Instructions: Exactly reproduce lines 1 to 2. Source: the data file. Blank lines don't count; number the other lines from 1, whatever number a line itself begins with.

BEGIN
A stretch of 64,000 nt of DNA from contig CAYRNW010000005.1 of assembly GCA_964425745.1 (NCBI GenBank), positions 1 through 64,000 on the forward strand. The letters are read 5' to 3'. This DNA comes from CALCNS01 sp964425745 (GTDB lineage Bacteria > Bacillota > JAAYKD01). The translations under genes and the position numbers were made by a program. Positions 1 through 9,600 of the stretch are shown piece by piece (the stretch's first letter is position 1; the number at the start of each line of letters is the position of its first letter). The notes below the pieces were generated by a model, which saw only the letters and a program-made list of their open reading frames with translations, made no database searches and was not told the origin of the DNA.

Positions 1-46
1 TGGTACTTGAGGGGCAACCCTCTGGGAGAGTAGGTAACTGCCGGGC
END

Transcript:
A stretch of 64,000 nt of DNA from contig CAYRNW010000005.1 of assembly GCA_964425745.1 (NCBI GenBank), positions 1 through 64,000 on the forward strand. The letters are read 5' to 3'. This DNA comes from CALCNS01 sp964425745 (GTDB lineage Bacteria > Bacillota > JAAYKD01). The translations under genes and the position numbers were made by a program. Positions 1 through 9,600 of the stretch are shown piece by piece (the stretch's first letter is position 1; the number at the start of each line of letters is the position of its first letter). The notes below the pieces were generated by a model, which saw only the letters and a program-made list of their open reading frames with translations, made no database searches and was not told the origin of the DNA.

Positions 1-46